I need a hero

The face of a man truly wronged.

The face of a man truly wronged.

I recently had a conversation with a high school-aged acquaintance who hopes to someday write and produce anime. He has an idea he’s been working on, and he occasionally runs his schemes by me. The other day he asked this: What makes people identify with a hero? As the elder statesmen, I felt like I couldn’t just say, “Good question. That’s what every writer is trying to figure out.” Thinking quickly, I came up with this example.

SPOILER ALERT

I gave my young friend two examples from cinema: 1997’s Con Air, directed by Hollywood action maven Simon West and starring Nic Cage, as well as 2003’s Oldboy, directed by Korea’s Chan-wook Park (not the current version in production as directed by Spike Lee).

In Con Air, decorated military veteran Cameron Poe (Cage) is unfairly jailed after defending his wife from a bunch of predatory hoods. Scene after scene, we are reminded of how much Poe loves his wife and daughter, who was born after he was sent to prison. Poe, when not trying to reign in a plane full of violent sociopaths or find his best diabetic bud some insulin, spends the bulk of the movie attempting to keep track of a teddy bear he has purchased to give his daughter upon his release.

It’s simple … simple enough for simpletons, in fact. The wrongly convicted champion Poe loves his wife and baby. The wrongly convicted champion Poe loves his wife and baby. The wrongly convicted champion Poe loves his wife and baby. It’s classic Hollywood, an underdog and family man trying to right the wrongs and return to the loving arms of his family. West drives this into each viewer’s skull over and over again. A big-budget action flick like Con Air doesn’t have time for a vast plot or characters with depth. The idea of being separated from the ones you love and having no power to change that, that’s a concept anyone can understand. No explanation needed. You just need a teddy bear as a symbol and you’re ready for an hour and a half of shit blowing up.

Then there’s Oldboy. Our “hero,” Dae-su Oh, is a mess. Here’s a middle-aged man arrested for public drunkenness who handles his arrest with all the aplomb of a two-year-old who has had his favorite toy taken away. A friend bails him out, but Dae-su shows no gratitude. The friend abandons him in the street outside the police station. Then, with no warning, Dae-su disappears.

When we see Dae-su again, he is a prisoner in an odd hotel room. He has no idea where he is. The first thing he sees: A TV news report about the mysterious death of his wife and daughter, and the fact that he’s nowhere to be found. Dae-su is drowned in grief and rage, but has no outlet. In fact, for the next 15 years, Dae-su is trapped in the room, never seeing another human being, food handed to him through a slot in the door, occasionally gassed so faceless men can enter and clean the room (and, on occasion, Dae-su himself).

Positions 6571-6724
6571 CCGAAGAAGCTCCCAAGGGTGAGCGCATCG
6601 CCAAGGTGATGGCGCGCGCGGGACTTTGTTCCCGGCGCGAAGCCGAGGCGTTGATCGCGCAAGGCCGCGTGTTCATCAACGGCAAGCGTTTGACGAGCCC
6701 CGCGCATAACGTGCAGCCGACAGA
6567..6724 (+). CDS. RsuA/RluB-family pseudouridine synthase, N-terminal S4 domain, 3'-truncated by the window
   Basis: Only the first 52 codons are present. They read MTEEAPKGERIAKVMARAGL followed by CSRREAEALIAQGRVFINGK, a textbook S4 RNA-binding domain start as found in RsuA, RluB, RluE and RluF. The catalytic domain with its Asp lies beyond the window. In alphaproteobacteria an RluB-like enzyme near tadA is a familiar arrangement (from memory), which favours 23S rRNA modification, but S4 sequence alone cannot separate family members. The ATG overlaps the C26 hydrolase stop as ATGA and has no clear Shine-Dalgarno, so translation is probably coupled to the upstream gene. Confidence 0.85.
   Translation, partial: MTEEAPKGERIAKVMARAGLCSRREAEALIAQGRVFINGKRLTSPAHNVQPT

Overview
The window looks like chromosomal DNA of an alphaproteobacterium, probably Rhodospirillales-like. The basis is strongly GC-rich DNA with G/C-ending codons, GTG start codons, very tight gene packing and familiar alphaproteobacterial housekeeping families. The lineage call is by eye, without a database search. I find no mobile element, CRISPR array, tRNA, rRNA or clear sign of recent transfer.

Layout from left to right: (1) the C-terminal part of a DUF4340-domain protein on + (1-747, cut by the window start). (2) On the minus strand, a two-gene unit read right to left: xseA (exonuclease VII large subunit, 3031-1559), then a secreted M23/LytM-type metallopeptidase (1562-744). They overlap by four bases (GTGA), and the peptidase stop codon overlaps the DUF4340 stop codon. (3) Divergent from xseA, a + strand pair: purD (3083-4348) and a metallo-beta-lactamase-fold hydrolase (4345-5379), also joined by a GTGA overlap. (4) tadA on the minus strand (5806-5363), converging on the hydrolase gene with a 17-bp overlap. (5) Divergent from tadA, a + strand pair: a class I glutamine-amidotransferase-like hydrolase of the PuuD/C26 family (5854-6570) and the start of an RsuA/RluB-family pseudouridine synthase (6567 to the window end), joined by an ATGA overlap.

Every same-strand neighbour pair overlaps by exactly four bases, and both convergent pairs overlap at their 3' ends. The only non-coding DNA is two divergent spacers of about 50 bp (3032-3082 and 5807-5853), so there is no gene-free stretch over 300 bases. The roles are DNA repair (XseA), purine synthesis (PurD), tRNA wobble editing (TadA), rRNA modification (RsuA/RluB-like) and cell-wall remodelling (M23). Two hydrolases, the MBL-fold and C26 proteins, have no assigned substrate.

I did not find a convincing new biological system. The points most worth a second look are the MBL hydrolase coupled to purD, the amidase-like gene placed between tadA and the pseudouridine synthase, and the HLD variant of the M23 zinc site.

Then, as suddenly as he is imprisoned, Dae-su is released, a pocketful of cash and no explanation as his only parting prizes. His desire to find those who imprisoned him and seek revenge is all that remains for Dae-Su. He has nothing else.

Yes, it’s essentially the same idea as Con Air: A wrongly imprisoned man loves his absent wife and daughter and wants nothing more to return to them. The difference: Con Air spells out everything. There is no mystery, no gray areas, no room for interpretation on the part of the viewer. There is no doubt that Poe is the triumphant hero and will return to his wife and child and that, in the end, everything will be OK.

Oldboy … nothing is spelled out. We don’t know who imprisoned Dae-su. We don’t know why. And it’s hard to imagine what would compel someone to take such drastic action, especially against such a waste-of-space meat puppet like Dae-su. He hardly seems worthy of the attention.

We also don’t know how Dae-su will react. He is fractured, no longer human in the way most of us are. Will he seek the people who are responsible for his imprisonment? Will he become the drunken loser he once was? Will he lose his mind, alone in the wide world for the first time in more than a decade? Here, the connection isn’t as simple. You must be able to identify with Dae-su’s sense of impotent rage and total confusion. Chan-wook Park is asking for a much deeper investment on the part of the viewer. Not all viewers are going to be able to make the commitment – some of that comes from the fact that incest becomes a key part of this puzzle – but those who do will be rewarded with a tale that is Biblical in its sense of honor and vengeance. It also contains the most shocking final scene I’ve ever scene, in the sense that Park manages to create a happy ending out of a horrific tale … or, at least, the happiest ending that could possibly come from this situation. I consider Oldboy to be the best film I’ve ever seen (suck it Citizen Kane, which will surely be an “Overrated Shit” topic somewhere down the road).

In the end, did my explanation help my young friend? I’d say yes. Because one of the most important ideas to come from our talk was that, as the writer, you control the world. You don’t have to give the viewer/reader any information you don’t want to until you want to. Con Air chooses to put that all out front because it’s appeal must be broad. Oldboy gives away nothing, slowly unfolding until the final piece of the mysterious puzzle is revealed. One is about an immediate, broad connection. The other is about commitment by the filmmakers and the viewer to a complex, rewarding story.

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